Pack said the UPJ proposal had not been formally received, “but I read about it in the paper.”

In a May 22 interview, Jerry Samples, interim vice president for academic and student affairs at UPJ, said the committee that developed the alternate list forwarded a copy of its report to the Provost’s office immediately after the April 19 UPJ Faculty Senate meeting. “Frankly, I did that because we knew that the University Times had a copy of it, and I didn’t want any surprises,” he said. Samples added that the forwarded copy was not accompanied by any recommendation. “We are still undergoing analysis of that proposal, and it will also be brought to the JPBC (Johnstown planning and budgeting committee),” he said.

Pack expressed his “serious reservations” to BPC members about the composition of the 22-school comparison group. “I think it’s an illegitimate methodology partly because the definition on which it is based, about the nature of the faculty … is not appropriate and it really is based on what I think has been an error in our submission historically, in terms of how we categorize the faculty,” he said.

Pack argued that the University has been miscategorizing itself in its federal Integrated Postsecondary Education Data System (IPEDS) reporting as having a “combined instructional/research/public service” faculty, rather than an “instructional” faculty, which he said more accurately reflects the faculty University-wide.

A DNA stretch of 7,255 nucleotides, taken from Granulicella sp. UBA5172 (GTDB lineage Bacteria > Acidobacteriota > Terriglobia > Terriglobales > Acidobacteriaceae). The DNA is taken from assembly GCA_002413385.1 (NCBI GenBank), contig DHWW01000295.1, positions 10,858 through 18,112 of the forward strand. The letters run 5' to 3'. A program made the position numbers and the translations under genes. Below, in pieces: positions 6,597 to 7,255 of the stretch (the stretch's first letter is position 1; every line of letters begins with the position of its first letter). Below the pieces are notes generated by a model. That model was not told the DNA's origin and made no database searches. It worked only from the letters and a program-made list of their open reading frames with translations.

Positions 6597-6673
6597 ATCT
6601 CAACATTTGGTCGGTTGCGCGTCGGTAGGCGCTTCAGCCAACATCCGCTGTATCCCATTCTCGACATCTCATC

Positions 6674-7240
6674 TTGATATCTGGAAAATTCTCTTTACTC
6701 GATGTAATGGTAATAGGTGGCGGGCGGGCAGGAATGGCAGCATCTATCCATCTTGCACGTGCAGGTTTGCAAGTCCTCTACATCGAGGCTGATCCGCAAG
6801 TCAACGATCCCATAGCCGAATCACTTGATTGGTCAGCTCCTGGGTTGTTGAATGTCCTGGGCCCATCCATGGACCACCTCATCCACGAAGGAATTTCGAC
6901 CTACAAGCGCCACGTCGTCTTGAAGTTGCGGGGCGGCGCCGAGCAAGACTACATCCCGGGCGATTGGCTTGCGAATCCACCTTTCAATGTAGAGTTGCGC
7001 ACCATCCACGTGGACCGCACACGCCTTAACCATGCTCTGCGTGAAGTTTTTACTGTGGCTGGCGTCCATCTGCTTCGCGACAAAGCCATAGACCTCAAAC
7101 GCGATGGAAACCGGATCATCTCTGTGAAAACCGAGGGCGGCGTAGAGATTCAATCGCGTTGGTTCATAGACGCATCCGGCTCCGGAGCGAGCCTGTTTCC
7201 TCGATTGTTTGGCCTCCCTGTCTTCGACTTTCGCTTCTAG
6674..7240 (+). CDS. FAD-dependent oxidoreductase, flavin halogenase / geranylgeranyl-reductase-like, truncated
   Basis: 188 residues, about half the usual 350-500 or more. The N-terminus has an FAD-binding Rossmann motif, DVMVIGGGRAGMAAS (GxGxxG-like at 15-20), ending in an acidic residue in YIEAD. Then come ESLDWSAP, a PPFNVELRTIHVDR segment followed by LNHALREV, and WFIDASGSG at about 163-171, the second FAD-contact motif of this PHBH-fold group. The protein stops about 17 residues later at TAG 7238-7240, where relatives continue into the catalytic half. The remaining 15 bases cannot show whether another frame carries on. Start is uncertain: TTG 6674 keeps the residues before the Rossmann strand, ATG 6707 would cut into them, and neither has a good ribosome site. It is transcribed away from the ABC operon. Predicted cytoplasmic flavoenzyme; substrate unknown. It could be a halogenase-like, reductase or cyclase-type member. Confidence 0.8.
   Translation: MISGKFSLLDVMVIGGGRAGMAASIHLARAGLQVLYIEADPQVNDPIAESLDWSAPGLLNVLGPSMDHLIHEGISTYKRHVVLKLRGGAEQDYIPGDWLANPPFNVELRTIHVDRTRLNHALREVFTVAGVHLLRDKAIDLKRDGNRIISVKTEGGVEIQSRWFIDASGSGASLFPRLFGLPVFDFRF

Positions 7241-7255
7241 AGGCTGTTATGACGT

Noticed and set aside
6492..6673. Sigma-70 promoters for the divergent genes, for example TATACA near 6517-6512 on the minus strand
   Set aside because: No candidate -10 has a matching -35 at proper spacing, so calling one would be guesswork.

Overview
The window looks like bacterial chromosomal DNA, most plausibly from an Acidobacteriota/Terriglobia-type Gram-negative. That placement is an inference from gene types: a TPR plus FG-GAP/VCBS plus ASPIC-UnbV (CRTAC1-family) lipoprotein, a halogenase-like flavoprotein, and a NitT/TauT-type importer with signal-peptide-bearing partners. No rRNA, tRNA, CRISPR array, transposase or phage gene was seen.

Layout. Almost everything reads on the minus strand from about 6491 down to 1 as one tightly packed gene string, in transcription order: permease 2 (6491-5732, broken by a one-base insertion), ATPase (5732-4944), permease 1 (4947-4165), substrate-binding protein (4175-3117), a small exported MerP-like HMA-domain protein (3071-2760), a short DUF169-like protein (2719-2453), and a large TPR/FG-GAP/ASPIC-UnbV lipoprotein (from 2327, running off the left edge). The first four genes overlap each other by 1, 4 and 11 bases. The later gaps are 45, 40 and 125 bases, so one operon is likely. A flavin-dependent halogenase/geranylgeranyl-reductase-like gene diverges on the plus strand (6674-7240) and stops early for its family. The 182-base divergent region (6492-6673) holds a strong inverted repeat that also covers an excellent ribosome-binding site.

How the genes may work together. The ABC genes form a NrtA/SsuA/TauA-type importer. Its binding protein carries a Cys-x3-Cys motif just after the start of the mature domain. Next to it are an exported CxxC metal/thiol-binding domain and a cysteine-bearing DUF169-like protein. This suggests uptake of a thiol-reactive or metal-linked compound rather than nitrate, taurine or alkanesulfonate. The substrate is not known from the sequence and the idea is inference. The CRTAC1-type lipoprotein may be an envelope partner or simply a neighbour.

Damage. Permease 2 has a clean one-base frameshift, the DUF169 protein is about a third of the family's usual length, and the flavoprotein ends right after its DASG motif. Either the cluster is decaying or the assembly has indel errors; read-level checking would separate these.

“You’re supposed to look at the whole faculty and categorize it according to the majority of the faculty,” either as instructional, research or public service, Pack said. The “combined” category is to be used if it’s not able to be determined which category applies, Pack said.

Pack said Pitt mistakenly chose the combined category long ago and the mistake never was corrected. “But, our faculty obviously are not combined,” Pack said, adding “the overwhelming majority are instructional.”

Starting next year Pitt will discontinue reporting itself as combined. “As soon as we do that, that means that the recommendation from the Johnstown senate doesn’t rest on anything,” he said.

But Allan Walstad, a UPJ faculty member who helped prepare the ad hoc committee report, differed with Pack’s interpretation of the IPEDS categories and defended the report’s methodology in a May 22 interview.

“The IPEDS ‘primarily instructional’ category is not based on whether at least 50 percent of your faculty have instructional responsibility,” he told the University Times. “Nor is the ‘primarily research’ category based on whether the majority of your faculty [engage only in] pure research. Each individual faculty member — actually, each individual professional staff member, which includes faculty — is to be categorized based on that individual’s responsibilities. This is clearly spelled out in the IPEDS questionnaire instructions. A person whose role is instruction combined with research and/or public service as integral components of that person’s regular assignment goes in the combined category.”

Walstad said the committee relied on information the University supplied to IPEDS. “We could hardly have imagined that the University would react to our findings by repudiating its own responses on the IPEDS questionnaire. Nevertheless, if those responses were truly in error, then our results do not apply. I just wish that had been gotten straight sooner.”

In a separate interview, UPJ faculty president Richard Ulsh, who convened the ad hoc salary benchmark committee, said that if the committee report was based on faulty data it would not be a catastrophic setback.